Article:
An Amazing Meal in Philly
June 5, 2014
9:30 on a Monday night and the place is packed, people still pouring in the door. And this is Philadelphia?
A few bites in, and I understand why Fork is so popular. This is, from the very first taste, truly exciting food.
These look like ordinary oysters. They're not. Chef Eli Kulp has chilled them to the perfect point of iciness, then topped them with his own personal mignonette, which adds the crunch of celery to the mix. The result is a textural dream.
A couple of amusing little bites. Dandelion greens slashed with miso and dried to crackling flakiness. The counterpoint is radishes transformed into a soft vegetable leather, a stunning surprise to the mouth: robbed of their brisk crispness, the flavor of the humble radish takes a new turn.
Radishes, again, this time buried in a "soil" made of various seeds. "Soil" in its many incarnations, seems to be the dish of the moment.
This was followed by a couple of amusing little twists on rolls: first clam madeleines, which would have made Proust think twice. Then square little pretzels filled with mustard, a new take on a Philadelphia classic. And wonderful little bialys, filled with homemade (Philadelphia) cream cheese.
Spring served in a bowl. Rhubarb consomme with tender greens, a bit of almond and then, singing loudly in the middle, a single perfect strawberry, the flavor resonating on and on. Stunningly delicious.
A single stalk of asparagus with a granita made from the fremented roots of broccoli rabe, ricotta and bee pollan. Just a few pungent little bites, the opening act for the brilliant dish that followed, pictured at the top.
Bite into that elegant little circle of mushrooms and you find this:
filling of sweet potato and cashew cheese, with a sprinkling of citrus. An hommage to a dish invented by Pascal Barbot of Paris' L'Astrance, it would make a vegetarian out of the most recalcitrant meat eater.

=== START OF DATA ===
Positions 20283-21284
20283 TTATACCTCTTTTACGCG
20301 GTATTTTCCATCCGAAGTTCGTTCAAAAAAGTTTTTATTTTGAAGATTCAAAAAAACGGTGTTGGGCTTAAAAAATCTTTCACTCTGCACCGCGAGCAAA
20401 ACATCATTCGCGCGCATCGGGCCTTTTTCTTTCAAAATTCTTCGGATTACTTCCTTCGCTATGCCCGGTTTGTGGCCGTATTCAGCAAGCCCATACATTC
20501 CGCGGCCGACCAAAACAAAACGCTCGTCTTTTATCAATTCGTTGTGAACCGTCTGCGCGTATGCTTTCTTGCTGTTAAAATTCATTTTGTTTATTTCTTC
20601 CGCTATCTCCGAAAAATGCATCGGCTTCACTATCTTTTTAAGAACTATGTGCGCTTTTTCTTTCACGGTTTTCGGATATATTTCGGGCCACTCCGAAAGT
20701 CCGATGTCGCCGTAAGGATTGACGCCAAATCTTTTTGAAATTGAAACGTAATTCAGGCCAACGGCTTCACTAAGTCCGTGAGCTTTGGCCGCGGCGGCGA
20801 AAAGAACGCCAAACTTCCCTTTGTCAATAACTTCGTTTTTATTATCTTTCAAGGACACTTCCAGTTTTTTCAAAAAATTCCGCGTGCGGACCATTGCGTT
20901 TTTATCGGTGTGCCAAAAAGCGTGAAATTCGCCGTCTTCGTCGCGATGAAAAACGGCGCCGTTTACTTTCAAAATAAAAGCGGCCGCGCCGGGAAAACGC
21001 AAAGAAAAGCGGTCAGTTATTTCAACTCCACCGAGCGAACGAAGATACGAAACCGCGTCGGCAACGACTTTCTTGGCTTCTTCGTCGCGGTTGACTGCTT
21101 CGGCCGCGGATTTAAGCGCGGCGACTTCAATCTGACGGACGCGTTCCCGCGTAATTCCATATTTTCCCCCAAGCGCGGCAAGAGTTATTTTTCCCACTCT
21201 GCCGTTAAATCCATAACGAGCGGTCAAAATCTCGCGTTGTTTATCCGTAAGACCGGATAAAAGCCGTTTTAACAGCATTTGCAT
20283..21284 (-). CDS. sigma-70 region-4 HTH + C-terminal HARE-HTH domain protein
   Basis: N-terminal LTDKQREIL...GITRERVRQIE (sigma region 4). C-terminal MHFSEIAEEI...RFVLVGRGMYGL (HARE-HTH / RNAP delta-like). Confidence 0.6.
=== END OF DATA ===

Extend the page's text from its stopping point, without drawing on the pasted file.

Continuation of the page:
Another new way to look at Philadelphia cuisine. Pasta made from rye and caraway. A sauce of pastrami and mustard. A bit of dill. Deli food has never been so elegantly reprised.
Another Philadelphia dish – the classic pork sandwich – lovingly remade. The sweetness of this gorgous pork makes a fine contrast to fermented broccoli rabe, while its soft juiciness is teased out by those sharp little shards of dried provolone.
There were many desserts, all interesting, including elements like caraway rye ice cream and root beer tea. I regret to confess that I'd been so completely seduced by this splendid meal that I'd forgotten all about my camera at this point in the evening.
Mea culpa. But it was, after all, around midnight.
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no comment on the bread? their bread is one the main attractions.
“And this is Philadelphia?” It’s so easy (and lazy) for any writer to dump on Philly. I thought you were above that. The fact is that, while we are not NY and never will be, we’re serving some great food in this town. Peter Serpico is doing some great things on South St., Greg Vernick’s food in Rittenhouse has received national acclaim, and Nick Elmi is offering one of the most special food experiences at his small BYO on Passyunk. Oh and in addition we’re blessed to have the likes of Marc Vetri, Michael Solomonov and Jose Garces cooking in this town. I would place their food up against any served in NY.
Maybe you haven’t been paying attention, but much of NY has gotten so price prohibitive that young talented chefs can’t afford to live there anymore. Philly is cheap. Rents are low and young chefs can afford develop their careers in an industry that pays very little. I’m happy that you’re writing about Fork and Eli Kulp’s food is truly amazing but please don’t underestimate what’s going on here.
philafood: No disrespect to Philadelphia; everyone who cares knows that the food there is terrific.
My comment was about the timing of the dinner. Do you have any idea how difficult it is to find late meals in America? Having just spent a month in a different city almost every day, I’ve struggled to find places to eat when I was done with my events. Weekends were no problem, but finding restaurants willing to serve me dinner at 9:30 on a weeknight was usually difficult. And Monday night is usually the slowest night of the week.
Sshhaauunn: I did mention the impressive clam madeleines, the pretzels rolls, the bialys. Sadly, my pictures of them were all awful.
This was truly a special meal, especially because we had the opportunity to eat it with you! Thanks for joining us and thanks, Chef Eli and Chef Sam for a stunning meal!
Your write-up is a fabulous way to relive this meal.